With the MLB draft coming up on June 5-7, we are seeing more and more mock drafts. Seems like every fantasy baseball site has its own mock. And in many cases the projections are significantly different.
Got me to wondering about how accurate mock baseball drafts have been in the past, and whether there is one draft that is head-and-shoulders above the rest.
So I did a test.
I took three of the mocks that I have played with in the past: Keith Law (ESPN), Jonathan Mayo (mlb.com) and the team at mymlbdraft.com. For each draft, I looked at each of the first round picks from their final mock draft for 2013. For each pick, I compared the projected position with the actual position, getting a difference. (For example, Keith Law projected that J. P. Crawford would go 10th overall to the Jays. He actually went 16th to the Phillies, for a difference of 6). I then calculated the average difference for the 33 first-round picks for each of the three mocks.
Mayo won the average difference contest with a 7.3. MyMLB was second with 8.2, and Law was a distant third with 32.8. The Law figure was distorted, though, due to his picking Kyle Serrano to go 30th overall (Serrano actually went 859th). So, to be fair to Keith, I recalculated the average difference for each mock, dropping the highest difference for each. With this change, Mayo still won with 6.0, with MyMLB at 6.8 and Law at 7.9.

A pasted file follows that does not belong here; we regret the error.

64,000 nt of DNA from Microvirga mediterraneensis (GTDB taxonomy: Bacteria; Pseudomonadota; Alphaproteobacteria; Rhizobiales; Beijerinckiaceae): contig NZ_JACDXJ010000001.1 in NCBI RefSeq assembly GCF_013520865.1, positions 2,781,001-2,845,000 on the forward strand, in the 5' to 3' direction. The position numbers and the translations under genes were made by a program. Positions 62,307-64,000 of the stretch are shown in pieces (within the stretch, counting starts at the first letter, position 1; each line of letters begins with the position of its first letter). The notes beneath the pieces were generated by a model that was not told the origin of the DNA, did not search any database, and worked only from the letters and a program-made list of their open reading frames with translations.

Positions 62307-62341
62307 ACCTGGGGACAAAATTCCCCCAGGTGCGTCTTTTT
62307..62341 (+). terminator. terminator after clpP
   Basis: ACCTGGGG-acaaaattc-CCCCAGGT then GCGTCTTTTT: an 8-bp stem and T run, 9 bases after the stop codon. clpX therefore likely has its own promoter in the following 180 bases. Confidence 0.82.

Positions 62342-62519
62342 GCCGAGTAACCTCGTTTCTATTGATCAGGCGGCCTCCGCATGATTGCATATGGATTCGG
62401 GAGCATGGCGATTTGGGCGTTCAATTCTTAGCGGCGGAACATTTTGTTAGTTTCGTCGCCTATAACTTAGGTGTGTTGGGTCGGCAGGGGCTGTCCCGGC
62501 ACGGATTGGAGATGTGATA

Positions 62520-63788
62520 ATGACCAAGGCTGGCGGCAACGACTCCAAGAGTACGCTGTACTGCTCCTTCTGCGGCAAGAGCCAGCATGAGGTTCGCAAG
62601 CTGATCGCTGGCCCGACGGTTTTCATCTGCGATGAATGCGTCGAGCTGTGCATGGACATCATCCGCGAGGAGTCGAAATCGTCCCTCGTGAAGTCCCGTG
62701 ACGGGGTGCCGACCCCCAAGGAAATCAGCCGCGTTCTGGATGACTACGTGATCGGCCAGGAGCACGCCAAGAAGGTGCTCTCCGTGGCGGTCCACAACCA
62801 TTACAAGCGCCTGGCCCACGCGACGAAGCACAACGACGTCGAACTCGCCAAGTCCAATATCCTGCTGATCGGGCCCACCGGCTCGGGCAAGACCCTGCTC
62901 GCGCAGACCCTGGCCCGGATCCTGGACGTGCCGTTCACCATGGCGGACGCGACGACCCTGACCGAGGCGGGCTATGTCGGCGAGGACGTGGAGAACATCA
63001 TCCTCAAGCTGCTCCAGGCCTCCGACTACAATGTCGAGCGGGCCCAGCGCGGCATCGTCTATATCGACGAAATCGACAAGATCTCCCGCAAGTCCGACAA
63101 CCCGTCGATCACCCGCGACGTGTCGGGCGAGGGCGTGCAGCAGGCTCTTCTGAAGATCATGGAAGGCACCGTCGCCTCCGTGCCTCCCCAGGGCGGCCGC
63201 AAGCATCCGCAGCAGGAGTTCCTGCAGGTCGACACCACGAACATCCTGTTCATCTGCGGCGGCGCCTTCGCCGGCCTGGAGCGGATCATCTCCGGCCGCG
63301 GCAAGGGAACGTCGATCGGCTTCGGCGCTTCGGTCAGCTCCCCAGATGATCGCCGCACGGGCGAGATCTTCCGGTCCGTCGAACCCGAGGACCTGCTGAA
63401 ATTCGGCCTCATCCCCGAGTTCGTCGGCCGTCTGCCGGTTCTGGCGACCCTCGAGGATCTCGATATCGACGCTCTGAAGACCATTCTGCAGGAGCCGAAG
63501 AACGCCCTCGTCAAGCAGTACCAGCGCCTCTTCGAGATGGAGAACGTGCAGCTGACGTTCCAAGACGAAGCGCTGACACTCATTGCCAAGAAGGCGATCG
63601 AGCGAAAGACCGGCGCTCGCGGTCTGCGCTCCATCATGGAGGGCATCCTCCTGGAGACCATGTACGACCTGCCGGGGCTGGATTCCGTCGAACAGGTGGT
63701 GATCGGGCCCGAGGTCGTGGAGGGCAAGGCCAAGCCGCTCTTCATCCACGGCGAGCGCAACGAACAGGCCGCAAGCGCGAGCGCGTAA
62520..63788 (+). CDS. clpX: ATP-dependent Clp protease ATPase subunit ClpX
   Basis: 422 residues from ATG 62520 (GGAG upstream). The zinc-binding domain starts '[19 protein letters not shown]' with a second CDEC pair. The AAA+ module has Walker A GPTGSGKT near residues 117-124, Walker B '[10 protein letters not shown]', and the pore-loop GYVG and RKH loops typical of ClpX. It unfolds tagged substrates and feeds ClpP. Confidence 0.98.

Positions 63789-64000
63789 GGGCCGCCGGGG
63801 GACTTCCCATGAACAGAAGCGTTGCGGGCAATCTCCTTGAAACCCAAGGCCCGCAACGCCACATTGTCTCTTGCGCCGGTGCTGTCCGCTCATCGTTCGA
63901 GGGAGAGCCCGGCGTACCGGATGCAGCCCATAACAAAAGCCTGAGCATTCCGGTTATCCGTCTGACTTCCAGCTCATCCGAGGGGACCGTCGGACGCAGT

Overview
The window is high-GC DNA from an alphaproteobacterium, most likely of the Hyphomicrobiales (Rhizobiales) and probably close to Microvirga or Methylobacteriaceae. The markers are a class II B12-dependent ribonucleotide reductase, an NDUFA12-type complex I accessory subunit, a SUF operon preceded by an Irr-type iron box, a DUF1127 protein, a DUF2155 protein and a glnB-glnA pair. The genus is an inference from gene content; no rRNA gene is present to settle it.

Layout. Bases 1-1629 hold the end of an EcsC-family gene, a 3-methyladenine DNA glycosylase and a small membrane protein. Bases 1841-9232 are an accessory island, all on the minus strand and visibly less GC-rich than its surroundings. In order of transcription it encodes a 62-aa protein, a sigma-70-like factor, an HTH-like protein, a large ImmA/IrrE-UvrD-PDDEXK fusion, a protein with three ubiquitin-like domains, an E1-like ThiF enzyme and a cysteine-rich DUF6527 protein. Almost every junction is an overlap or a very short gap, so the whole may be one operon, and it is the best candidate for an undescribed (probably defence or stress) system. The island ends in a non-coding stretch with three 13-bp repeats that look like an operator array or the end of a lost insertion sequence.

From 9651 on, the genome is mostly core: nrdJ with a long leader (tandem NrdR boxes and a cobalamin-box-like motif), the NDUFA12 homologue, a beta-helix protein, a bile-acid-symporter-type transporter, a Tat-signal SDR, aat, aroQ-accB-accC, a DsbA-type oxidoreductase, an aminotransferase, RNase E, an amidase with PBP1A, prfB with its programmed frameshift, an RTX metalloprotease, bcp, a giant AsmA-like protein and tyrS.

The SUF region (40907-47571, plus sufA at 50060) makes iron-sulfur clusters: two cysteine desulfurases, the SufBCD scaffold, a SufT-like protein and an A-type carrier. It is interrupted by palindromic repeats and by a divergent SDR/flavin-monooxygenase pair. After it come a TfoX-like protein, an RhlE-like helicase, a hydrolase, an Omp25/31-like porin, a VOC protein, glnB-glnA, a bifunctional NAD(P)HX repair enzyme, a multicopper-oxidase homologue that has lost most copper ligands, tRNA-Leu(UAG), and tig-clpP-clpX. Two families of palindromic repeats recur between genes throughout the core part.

How about another test of drafting acumen? How many of the players projected to be drafted in the first round (by which I mean the top 33 in 2013) were actually chosen in that round? Again, Mayo is the winner with 29 of his picks going in the top 33. Law and MyMLB were tied at 27.
And one last test: how many of each mock’s picks were very close (which I arbitrarily define as within 3 places of actual)? Once again, Mayo leads the way. He had 17 close picks, compared to 16 and 14 for Law and MyMLB, respectively.
So what do I conclude? If this were a contest, I would have to declare Mayo the clear winner, as he finished first in each of my three tests. But it is relatively close. (not surprising, as the picks chosen by these three mocks were very similar, especially at the top).
All of this begs the question: was 2013 a fluke? So (definitely too much time on my hands!) I did the same process over again for the 2012 draft.
Overall conclusion? Mayo may be the winner, but each of these mocks are pretty darn good. Either that or I now know where the teams get their draft rankings! (grin)